Facebook, without a doubt the worlds biggest social network. Rife with controversy, uncertainty and questionable compulsiveness, there’s a chance that you probably just switched Facebook off to come and read this article. Hey, you might even have seen the article shared on Facebook.
What we are trying to put across here, is the sheer size of Facebook as a social network and as a site of cultural phenomenon. Facebook have an international reach with more than 2.2 billion users and a net income of $15.943 billion in 2017. Way more than any cryptocurrency exchange could care to imagine.
Therefore, it’s fair to say a Facebook-made crypto exchange, would be huge
As a matter of fact, a Facebook made cryptocurrency exchange would be colossal, therefore we believe that it is something Facebook are exploring, it makes sense right?
This notion of course is reinforced by two stories, firstly, we know Facebook now have a blockchain working group, a team of employees dedicated to exploring and researching blockchain technology. The second and most important story though is this;
The Head of Blockchain Research at Facebook, David Marcus, has left his position on the Board of Directors at Coinbase, one of the biggest cryptocurrency exchanges in the world and arguably, the biggest potential rival for a future Facebook made cryptocurrency exchange. The resignation of Marcus is alleged to have been inspired by an appearance of a conflict of interest.
What this means is that, it seems wrong for someone with two very executive positions to be working on two rival projects. This means that Coinbase are either building a social network to rival Facebook, or, more likely, Facebook are building a cryptocurrency exchange to rival Coinbase.
Or, perhaps this means Facebook could be looking at buying Coinbase?
In either scenario (minus the impossible Coinbase social network one) the end result is a cryptocurrency exchange at least backed by some of Facebook’s technology, a prospect that is not only very promising, it’s huge.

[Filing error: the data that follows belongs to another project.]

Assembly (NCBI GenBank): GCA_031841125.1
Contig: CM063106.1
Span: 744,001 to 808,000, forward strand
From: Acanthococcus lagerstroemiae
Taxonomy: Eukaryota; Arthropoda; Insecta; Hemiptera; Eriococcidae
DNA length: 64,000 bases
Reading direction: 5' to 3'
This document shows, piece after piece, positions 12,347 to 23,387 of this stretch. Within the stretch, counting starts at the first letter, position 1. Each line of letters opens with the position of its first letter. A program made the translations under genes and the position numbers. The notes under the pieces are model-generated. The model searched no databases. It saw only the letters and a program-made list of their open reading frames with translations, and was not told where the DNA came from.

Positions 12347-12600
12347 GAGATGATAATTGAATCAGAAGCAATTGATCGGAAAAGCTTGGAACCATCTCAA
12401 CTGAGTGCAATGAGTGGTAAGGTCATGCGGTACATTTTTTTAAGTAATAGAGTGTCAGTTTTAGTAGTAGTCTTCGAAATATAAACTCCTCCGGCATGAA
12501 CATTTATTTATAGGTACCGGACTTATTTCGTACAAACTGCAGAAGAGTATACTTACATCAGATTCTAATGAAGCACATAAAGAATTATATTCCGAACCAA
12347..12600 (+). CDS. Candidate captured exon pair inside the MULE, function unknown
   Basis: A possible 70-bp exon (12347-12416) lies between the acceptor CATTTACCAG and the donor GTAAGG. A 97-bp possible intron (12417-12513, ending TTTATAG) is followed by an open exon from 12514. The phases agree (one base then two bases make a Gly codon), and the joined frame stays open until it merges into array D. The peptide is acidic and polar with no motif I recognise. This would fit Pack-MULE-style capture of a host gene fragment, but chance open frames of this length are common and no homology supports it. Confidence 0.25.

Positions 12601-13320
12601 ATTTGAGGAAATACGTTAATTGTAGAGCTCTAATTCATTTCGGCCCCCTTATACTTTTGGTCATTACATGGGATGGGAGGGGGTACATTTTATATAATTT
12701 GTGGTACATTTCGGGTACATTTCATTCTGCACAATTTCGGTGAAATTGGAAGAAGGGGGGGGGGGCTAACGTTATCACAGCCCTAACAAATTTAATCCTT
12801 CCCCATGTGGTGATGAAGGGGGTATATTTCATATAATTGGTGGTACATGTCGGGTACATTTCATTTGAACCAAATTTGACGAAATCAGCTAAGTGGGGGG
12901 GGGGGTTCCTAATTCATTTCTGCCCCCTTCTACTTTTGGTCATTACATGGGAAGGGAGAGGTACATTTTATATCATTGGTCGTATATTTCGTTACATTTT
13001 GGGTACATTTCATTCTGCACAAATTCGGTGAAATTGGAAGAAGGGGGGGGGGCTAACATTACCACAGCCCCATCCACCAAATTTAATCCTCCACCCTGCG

Before we move on to looking at the potential this has to change the landscape of cryptocurrency exchanges, please remember that this is just speculation. As it stands, Facebook claim that they are only exploring blockchain technology and have no plans to develop a cryptocurrency exchange, nor do they wish to acquire one, so a Coinbase acquisition is probably off the cards for now.
They would say that though, wouldn’t they?
Either way, let us now consider the sheer volume of users a Facebook based cryptocurrency exchange could reach. Okay yes, not every user of Facebook will use a cryptocurrency exchange, but its likely that current crypto traders on Facebook will use it and moreover, its sure to inspire a bunch of new people to look into investment as, despite everything, Facebook is still a brand that people trust.
The following image details the growth of Facebook users, in millions between Q3 2008 and Q2 2018.
Image sourced from – Statista
The next image shows the average time spent by Facebook users on mobile devices (smartphones and tablets) compared to via web browsers, just in the United States between Q1 2013 and Q4 2016, therefore the 2016 statistics will have risen significantly, highlighting the growth Facebook have seen proving that even if a Facebook cryptocurrency exchange only saw a fraction of that growth, it would still move at a stunning rate.
Image sourced from – Sproutsocial
This graph isn’t the easiest to understand, so to help you along, in Q4 2016 (over three months) US users spent an average of 300 hours on Facebook, 8% of which came through browser based access, with the remaining 92% coming through mobile technologies. This works out as around 100 hours per month, per person.
Bear in mind that a week lasts 168 hours, so that’s just shy of an entire week spent on Facebook in a month, just by users in the United States alone.
Now imagine how much time users might spend on a Facebook cryptocurrency exchange.
You probably get the picture by now.
A Facebook backed cryptocurrency exchange would be massive. As it goes, they are already exploring blockchain technology and now, with the move from Marcus, the guy at the fore of it all is solely focusing on Facebook’s progression, away from a potential rivalry within Coinbase. We think this is too big to be a coincidence, there’s a reason Marcus left and there’s a reason for a conflict of interest.
Who knows, 2019 might see the start of a new revolution, the social media exchange.